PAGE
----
40-50 species, all but a few from the southern hemisphere, particularly Australasia, South America and South Africa. To most rock gardeners the gunneras are waterside perennials of giant and statuesque proportions. The genus does, however, contain a number of mainly small mat-formers of modest charm. Some are rhizomatous, others spread additionally by short runners. The mainly thick-textured, rosetted leaves are rounded to ovate or oblong and sometimes lobed. In some species they are greyish or tinted bronze or purple. The insignificant greenish or yellowish flowers may or may not have a few petals. They are carried in short spikes or panicles sometimes hidden by the leaves. As a rule they are unisexual with male and female spikes on the same or separate plants, but hermaphrodite flowers may also be present. The berry-like fruits (technically drupes) turn yellow, red or white and in some species they are quite showy.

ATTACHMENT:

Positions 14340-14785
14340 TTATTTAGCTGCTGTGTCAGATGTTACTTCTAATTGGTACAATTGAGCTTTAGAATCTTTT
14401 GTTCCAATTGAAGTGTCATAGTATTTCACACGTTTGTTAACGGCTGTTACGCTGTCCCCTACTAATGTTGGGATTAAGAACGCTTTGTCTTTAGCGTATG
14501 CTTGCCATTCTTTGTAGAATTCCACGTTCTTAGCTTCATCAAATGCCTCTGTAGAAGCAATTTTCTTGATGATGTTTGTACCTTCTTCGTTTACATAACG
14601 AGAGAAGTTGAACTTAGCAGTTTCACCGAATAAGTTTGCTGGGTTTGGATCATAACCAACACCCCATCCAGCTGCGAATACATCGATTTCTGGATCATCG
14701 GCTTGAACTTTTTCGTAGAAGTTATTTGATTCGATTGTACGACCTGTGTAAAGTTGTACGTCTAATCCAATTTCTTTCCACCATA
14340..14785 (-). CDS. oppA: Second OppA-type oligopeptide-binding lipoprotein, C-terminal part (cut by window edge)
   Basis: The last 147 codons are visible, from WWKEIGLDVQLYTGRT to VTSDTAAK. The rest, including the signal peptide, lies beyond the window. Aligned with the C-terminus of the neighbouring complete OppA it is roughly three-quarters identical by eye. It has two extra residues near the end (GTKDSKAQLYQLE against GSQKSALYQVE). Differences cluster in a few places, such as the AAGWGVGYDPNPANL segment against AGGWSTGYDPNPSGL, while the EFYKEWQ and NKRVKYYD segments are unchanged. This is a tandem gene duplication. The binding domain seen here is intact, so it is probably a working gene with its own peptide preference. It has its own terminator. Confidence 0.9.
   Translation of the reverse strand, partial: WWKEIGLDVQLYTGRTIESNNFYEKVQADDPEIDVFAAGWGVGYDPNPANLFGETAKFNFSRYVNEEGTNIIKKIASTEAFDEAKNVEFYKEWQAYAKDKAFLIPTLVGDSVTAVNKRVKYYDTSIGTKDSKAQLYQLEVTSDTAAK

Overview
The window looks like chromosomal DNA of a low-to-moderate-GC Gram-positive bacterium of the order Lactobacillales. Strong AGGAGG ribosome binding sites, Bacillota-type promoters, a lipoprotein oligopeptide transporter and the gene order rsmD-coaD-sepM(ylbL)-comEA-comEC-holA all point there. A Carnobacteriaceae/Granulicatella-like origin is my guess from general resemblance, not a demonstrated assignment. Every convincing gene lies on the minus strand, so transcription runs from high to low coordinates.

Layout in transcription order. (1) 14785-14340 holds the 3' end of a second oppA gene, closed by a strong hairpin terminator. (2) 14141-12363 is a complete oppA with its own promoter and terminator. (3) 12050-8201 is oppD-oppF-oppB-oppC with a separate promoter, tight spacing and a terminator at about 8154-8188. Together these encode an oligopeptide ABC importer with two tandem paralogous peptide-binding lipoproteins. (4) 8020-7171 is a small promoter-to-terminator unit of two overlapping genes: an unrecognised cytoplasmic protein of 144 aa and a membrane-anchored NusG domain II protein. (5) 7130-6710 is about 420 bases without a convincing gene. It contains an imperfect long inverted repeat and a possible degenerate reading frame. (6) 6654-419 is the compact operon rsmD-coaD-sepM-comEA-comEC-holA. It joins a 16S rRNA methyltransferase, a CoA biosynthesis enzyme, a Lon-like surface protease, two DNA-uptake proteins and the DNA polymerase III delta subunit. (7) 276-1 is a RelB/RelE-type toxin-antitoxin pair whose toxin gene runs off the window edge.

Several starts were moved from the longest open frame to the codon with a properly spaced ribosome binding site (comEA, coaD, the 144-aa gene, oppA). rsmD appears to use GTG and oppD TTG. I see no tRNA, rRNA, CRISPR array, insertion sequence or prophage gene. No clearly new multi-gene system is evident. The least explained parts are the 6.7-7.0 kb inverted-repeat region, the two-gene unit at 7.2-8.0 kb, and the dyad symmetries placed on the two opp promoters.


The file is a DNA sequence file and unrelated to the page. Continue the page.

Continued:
All species make unusual pan plants for the alpine house and can also be grown in the moister part of the rock garden. Because they differ so much from their giant relatives they make an interesting talking point. Most are not reliably hardy outside if temperatures drop below about -10°C. They thrive best in moist, but not necessarily wet acid to neutral soil, but some lime is tolerated. For container culture a compost largely of humus mixed with one third part coarse sand or fine grit is ideal. Propagation is by division in late summer or spring, or by seed when ripe, kept in a cold frame. (All are perennial, evergreen and from New Zealand unless stated otherwise)